Proposed Emission Rules Could Hit U.S. Economy
MPC reacts to EPA's proposed greenhouse gas reduction rule
In June, the Environmental Protection Agency (EPA) announced its proposed rule to reduce greenhouse gas emissions from existing power plants by 30 percent from 2005 levels by 2030. The rule has the potential to either severely damage the economy or give it a great boost, depending on who you believe.
Last month, the Environmental Protection Agency (EPA) announced its proposed rule to reduce greenhouse gas emissions from existing power plants by 30 percent from 2005 levels by 2030. The rule has the potential to either severely damage the economy or give it a great boost, depending on who you believe.
Marathon Petroleum Corporation’s (MPC’s) electricity requirements are enormous, and so any increase in power costs has the potential to affect our business negatively. In 2013, we spent more than $400 million on electricity. In terms of the proposed rule’s effect on the nation as a whole, a study by the U.S. Chamber of Commerce – the nation’s largest business lobbying group – warns that the rules could lead to 224,000 fewer jobs each year and cut disposable household income by a total of $586 billion through 2030. The study shows the economic losses would peak in 2025, at $104 billion.
The Chamber pronounced its verdict before the proposed rule was even released, because it was widely known that the rule would be based on a plan previously released by the Natural Resources Defense Council (NRDC).
The Chamber’s claims, in greatly simplified form, are based on relatively straightforward economic reasoning:
- The new rules will require power companies to spend large amounts of money to comply.
- These costs will make electricity more expensive for consumers, whose power bills will increase.
- This increased cost will lead to businesses having less money for expansion, hiring, etc., and individual consumers will have less money to spend on other things.
- Net effect: job losses and less economic activity.
The NRDC claims are just the opposite of the Chamber’s: the new rule can reduce electric bills and create hundreds of thousands of jobs. The NRDC also has commissioned a study that backs its position.
The EPA touts the proposed rule’s flexibility, because it allows states “to design a program that makes the most sense for their unique situation,” by choosing between “generation using diverse fuels, energy efficiency and demand-side management” to comply with the new rule.
“To call this proposed rule flexible is inaccurate,” said Pam Beall, MPC senior vice president of Corporate Planning, Government & Public Affairs. “Under this rule, the federal government would force states to choose only among a few expensive options for meeting their power-generation needs – no reasonable person would call that flexible.”
Under this rule, the federal government would force states to choose only among a few expensive options for meeting their power-generation needs – no reasonable person would call that flexible.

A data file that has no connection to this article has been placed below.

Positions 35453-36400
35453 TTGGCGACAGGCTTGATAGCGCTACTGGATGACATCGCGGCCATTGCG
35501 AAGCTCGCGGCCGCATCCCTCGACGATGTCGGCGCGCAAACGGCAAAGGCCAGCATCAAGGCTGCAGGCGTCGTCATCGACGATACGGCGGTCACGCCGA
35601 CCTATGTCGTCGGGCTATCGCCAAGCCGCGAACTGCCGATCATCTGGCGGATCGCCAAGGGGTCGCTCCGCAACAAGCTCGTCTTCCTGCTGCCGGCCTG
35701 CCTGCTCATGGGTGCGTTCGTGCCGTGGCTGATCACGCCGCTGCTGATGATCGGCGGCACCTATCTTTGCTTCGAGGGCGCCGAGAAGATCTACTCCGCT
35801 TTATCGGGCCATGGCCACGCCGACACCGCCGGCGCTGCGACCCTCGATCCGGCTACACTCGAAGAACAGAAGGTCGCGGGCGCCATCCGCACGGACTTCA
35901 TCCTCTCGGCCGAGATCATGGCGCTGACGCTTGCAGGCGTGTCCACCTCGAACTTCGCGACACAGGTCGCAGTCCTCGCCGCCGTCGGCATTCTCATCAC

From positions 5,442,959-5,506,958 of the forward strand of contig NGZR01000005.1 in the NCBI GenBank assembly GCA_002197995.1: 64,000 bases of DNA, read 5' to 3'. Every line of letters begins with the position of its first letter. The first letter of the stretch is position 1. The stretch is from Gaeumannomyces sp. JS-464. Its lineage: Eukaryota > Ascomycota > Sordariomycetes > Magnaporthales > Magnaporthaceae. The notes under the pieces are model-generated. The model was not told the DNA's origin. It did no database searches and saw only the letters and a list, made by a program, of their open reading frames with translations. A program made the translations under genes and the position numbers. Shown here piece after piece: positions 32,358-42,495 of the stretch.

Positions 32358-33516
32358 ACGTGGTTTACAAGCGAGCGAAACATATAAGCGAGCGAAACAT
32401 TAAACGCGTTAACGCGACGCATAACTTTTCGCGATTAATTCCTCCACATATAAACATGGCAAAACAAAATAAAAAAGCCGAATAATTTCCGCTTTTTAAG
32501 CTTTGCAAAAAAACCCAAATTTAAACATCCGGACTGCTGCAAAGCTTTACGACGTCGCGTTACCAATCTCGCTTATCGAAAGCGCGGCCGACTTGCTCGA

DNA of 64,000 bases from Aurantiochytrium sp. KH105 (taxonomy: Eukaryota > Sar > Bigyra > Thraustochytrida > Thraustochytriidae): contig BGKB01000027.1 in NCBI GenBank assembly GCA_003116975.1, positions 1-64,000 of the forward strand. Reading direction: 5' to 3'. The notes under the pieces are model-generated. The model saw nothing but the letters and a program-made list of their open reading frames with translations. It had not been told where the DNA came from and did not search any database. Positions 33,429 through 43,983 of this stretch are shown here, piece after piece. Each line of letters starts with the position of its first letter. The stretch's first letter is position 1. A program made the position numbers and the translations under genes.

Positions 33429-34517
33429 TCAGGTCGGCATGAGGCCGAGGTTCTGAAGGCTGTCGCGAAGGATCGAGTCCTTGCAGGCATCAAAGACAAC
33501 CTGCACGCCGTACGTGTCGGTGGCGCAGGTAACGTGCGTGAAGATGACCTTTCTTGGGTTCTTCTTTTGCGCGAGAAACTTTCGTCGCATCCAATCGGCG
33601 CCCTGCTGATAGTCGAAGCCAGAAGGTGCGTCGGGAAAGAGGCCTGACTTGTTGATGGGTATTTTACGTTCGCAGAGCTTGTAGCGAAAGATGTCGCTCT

The EPA claims – as does the NRDC – that new rules will result in lower electric bills because of energy-efficiency measures that will be implemented as part of the emissions-reduction effort. Such measures could include switching to energy-efficient light bulbs, adding weather stripping, improving insulation, and switching to more efficient appliances and equipment.
The EPA says the proposed rule will “put Americans to work making the U.S. electricity system less polluting and our homes and businesses more efficient, shrinking electricity bills by roughly 8 percent in 2030.”
“Even if that’s correct, where is all the money to pay for those energy-efficiency measures going to come from? And what about implementing those ‘flexible’ options for generating electricity?” asked Beall. “We will all have to pay for the new appliances, new factory equipment, new insulation and everything else, both up-front and on a continuing basis.”
Beall also noted that the claim of lower costs for electricity is at odds with the president’s previously stated intentions. “In 2008, thencandidate Obama said that under his plan, ‘electricity rates would necessarily skyrocket,’” said Beall. “He was talking about the ‘cap-andtrade’ legislation that was rejected by Congress, but now it seems he’s achieving the same goals through the EPA, and bypassing Congress. This rule would put the EPA in charge of ournation’s energy policy, which should concern our lawmakers and energy consumers alike.”
Beall says that even as the EPA’s proposed rule would make our electricity grid less reliable and cause electricity prices to soar, it would have virtually no impact on the global warming it’s supposed to address. According to a Wall Street Journal editorial on June 3, 2014, “Based on the EPA’s own carbon accounting, shutting down every coal-fired power plant tomorrow and replacing them with zero-carbon sources would reduce the Earth’s temperature by about one-twentieth of a degree Fahrenheit in a hundred years.”